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russian-bear

sending pointsprite data to vertexbuffer

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Hi! I have a litle question. When you send the pointsprite data to a vertex buffer some ppl recomend to do it in chunks, like 10% of the total number of particles and some ppl say that you should fill the vertexbuffer with everything you got... What is the diference betwine those two? In my own tests, filling the whole vertexbuffer is much faster than do it in chunks. But i would like to know how they do it in real games..

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Guest Anonymous Poster
My guess is that it might have to do with the fact that if N is large enough, doing it in chunks lets the graphics card draw while you''re filling in the next chunk. But then the snag comes in when there aren''t that many vertices and you''re locking and unlocking the VB, which is overhead.

Another thing might be that it just saves memory if you do it in chunks.

Whatever the original reason might be, it''s just become a rule-of-thumb. But if the way you''re doing is working faster for your game (on yours and other test machines) then by all means keep it.


TLC

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I would have said that using a dynamic buffer and filling it a chunk at a time is faster because if you have a buffer 65536 large, clearing it every frame would be slow...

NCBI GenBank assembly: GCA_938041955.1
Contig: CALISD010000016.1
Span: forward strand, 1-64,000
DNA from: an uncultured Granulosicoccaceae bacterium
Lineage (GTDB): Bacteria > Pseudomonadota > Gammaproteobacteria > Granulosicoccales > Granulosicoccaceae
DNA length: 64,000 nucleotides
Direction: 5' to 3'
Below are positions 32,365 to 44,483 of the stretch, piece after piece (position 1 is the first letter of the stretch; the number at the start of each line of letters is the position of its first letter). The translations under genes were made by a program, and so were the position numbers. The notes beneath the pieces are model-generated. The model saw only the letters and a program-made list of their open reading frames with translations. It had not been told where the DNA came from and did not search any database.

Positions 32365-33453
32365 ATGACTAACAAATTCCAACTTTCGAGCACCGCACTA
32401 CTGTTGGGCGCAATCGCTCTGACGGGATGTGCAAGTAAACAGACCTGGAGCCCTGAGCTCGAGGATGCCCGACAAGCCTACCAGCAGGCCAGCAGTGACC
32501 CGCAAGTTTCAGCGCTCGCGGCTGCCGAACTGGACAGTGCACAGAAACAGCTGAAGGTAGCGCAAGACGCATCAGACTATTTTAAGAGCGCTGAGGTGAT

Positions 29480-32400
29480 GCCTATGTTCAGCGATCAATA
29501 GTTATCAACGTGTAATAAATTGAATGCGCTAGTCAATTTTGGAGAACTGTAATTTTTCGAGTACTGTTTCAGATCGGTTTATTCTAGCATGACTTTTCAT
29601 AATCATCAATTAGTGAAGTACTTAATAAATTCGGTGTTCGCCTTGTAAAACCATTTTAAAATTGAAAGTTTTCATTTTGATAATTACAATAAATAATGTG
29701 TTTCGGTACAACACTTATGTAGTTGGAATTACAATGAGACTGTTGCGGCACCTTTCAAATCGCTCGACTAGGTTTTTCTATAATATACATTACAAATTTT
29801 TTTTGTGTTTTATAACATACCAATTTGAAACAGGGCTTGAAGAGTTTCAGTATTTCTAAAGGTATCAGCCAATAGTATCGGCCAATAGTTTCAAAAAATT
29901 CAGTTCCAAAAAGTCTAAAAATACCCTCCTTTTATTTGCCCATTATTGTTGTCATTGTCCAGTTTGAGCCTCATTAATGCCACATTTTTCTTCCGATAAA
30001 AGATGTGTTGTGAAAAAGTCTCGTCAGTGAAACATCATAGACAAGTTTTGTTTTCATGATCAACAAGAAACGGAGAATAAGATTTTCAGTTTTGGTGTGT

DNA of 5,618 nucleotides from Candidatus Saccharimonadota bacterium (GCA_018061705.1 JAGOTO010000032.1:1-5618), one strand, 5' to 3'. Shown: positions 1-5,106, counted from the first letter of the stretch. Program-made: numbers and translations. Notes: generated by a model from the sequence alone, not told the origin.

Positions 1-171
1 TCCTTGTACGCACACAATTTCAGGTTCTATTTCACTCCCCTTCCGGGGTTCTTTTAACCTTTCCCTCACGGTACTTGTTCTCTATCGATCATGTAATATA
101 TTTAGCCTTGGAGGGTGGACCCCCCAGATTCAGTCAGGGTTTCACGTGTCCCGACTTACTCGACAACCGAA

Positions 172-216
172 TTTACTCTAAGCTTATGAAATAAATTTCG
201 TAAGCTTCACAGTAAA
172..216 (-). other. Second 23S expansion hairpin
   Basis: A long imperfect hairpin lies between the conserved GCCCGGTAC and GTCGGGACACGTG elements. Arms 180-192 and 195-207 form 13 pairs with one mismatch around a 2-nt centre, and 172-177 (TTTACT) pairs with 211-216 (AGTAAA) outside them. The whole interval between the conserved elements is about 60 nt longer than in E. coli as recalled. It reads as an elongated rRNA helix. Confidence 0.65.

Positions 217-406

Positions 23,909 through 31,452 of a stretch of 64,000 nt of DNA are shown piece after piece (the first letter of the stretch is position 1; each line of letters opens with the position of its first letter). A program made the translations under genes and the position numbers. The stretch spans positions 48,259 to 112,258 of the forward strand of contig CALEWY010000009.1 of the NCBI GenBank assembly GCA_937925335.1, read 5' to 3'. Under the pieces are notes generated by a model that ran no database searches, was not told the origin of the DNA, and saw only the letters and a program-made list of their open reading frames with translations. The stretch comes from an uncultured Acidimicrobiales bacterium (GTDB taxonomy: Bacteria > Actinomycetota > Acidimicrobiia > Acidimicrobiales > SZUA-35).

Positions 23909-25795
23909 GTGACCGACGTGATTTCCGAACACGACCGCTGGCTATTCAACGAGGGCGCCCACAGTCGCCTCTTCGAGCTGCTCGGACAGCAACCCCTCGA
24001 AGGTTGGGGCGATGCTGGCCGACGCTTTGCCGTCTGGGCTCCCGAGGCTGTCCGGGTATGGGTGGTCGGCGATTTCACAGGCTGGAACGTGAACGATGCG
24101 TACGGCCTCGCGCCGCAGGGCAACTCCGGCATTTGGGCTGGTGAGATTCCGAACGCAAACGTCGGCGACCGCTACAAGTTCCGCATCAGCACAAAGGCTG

The D3D pointsprites demo fills up with about 512 points ( I think, off the top of my head) then renders what it has so far. It then continues until all the particles waiting to be rendered are actually rendered. If the buffer is full, it renders what it has added, clears the buffer, then continues.
To get this to work, tho, you have to set the buffer flags up correctly or it will be very slow. Knowing how to set up, fill and render it efficiently is the key to speed here.

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You people are thinking of Parallelism in the wrong way. Throw it all at the graphics card and it should be able to handle it (assuming that you dont go over 65536 vertices in one go. According to a recent doc by NVidia, we should actually start drawing the last loops contents at the start of the current loop. Then during the current loop you perform all your physics and whatnot in order to prepare for rendering at the start of the next loop.

Moe''s site

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